Measuring Rulers

There is a significant difference between the rulers in Freedom (northern hemisphere on the Spherical Model) and Tyranny (southern hemisphere). In tyranny, the ruler controls the governed based on the authority of something like accident of birth (royal lineages, for example) or having garnered more firepower with which to coerce behavior. In freedom, the ruler has only the authority granted by the consent of the governed.

Tyrants seem to believe that “good” is defined as what they the rulers are, what they believe, and what they do. Leaders of free people define “good” as “what God has declared is right,” given in the revelation of scripture and upheld by a righteous people who mostly govern themselves. The tyrant claims goodness and perfection embodied in the ruler. The free people recognize the limits of human nature, including the corrupting influence of power, and therefore limit the power of any leader over the people.
The tyrant believes in classes, with certain strata being privileged while others are deprived of privileges. The free people believe that all people are created equal and are guaranteed certain inalienable rights given by God.
So it might be possible to measure a ruler (leader, or potential leader) based on the person’s belief in God, adherence to God’s law (try looking first at the Ten Commandments), and whether the person puts himself above the people being led.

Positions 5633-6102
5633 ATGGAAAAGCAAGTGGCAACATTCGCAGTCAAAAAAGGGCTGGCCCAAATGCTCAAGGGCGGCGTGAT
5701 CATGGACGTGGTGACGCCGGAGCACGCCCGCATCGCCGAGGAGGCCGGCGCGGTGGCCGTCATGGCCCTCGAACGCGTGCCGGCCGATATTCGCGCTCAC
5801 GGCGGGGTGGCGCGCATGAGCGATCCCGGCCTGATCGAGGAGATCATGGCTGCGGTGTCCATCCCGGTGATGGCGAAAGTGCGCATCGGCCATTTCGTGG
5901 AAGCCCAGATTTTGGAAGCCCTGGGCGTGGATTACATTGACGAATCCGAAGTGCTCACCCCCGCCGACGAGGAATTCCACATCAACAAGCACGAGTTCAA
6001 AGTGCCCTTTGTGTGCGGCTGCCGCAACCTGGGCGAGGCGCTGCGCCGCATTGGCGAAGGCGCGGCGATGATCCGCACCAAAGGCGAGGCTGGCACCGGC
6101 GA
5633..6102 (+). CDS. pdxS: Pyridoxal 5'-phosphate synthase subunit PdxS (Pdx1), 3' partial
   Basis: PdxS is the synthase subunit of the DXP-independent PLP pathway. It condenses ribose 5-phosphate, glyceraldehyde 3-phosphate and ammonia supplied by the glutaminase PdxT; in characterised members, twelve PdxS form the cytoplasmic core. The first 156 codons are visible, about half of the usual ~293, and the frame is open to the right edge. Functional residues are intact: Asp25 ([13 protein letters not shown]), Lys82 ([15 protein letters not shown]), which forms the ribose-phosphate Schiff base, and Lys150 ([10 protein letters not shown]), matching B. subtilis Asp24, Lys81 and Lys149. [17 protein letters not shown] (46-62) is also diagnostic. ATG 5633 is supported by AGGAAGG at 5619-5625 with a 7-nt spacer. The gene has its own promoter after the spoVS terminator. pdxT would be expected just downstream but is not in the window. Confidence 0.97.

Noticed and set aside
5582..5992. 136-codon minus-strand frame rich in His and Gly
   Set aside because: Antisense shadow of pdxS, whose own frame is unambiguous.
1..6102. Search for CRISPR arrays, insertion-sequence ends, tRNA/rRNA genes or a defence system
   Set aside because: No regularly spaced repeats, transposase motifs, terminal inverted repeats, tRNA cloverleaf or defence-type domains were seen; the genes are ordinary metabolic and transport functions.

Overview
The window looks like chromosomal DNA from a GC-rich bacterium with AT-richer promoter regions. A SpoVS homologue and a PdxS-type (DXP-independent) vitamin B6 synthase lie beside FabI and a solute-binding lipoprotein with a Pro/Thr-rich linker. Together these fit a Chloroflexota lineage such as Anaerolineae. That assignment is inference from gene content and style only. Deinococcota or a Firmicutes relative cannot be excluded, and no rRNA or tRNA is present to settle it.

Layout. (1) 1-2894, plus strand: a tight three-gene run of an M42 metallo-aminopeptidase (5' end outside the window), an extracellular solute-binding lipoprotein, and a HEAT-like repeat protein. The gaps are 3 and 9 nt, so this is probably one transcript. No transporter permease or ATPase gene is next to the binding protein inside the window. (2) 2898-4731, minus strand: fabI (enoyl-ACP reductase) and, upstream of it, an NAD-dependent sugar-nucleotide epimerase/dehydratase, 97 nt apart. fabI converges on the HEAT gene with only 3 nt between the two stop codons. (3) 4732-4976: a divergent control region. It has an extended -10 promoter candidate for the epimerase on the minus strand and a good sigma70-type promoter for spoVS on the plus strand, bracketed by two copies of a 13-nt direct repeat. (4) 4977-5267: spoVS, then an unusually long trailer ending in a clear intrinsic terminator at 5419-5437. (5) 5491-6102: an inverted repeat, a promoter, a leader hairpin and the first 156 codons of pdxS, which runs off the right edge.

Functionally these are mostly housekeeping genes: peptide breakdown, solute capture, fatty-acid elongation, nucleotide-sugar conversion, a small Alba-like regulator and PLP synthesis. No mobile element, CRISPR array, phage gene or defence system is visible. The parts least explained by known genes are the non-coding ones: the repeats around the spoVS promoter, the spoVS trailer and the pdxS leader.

Have there been good kings, historically? You can probably find a few. But if they were good, they followed God’s laws, which naturally bring the most freedom to all. And the people ruled by them were simply lucky, during that temporary rule, because righteous kings are not nearly as common as the alternative.
There’s a quote from Mark Twain’s A Connecticut Yankee in King Arthur’s Court that I have long found useful:
Unlimited power is the ideal thing when it is in safe hands. The despotism of heaven is the one absolutely perfect government. An earthly despotism would be the absolutely perfect earthly government, if the conditions were the same, namely, the despot the perfectest individual of the human race, and his lease of life perpetual. But as a perishable perfect man must die, and leave his despotism in the hands of an imperfect successor, an earthly despotism is not merely a bad form of government, it is the worst form that is possible (Chapter X, “Beginnings of Civilization”).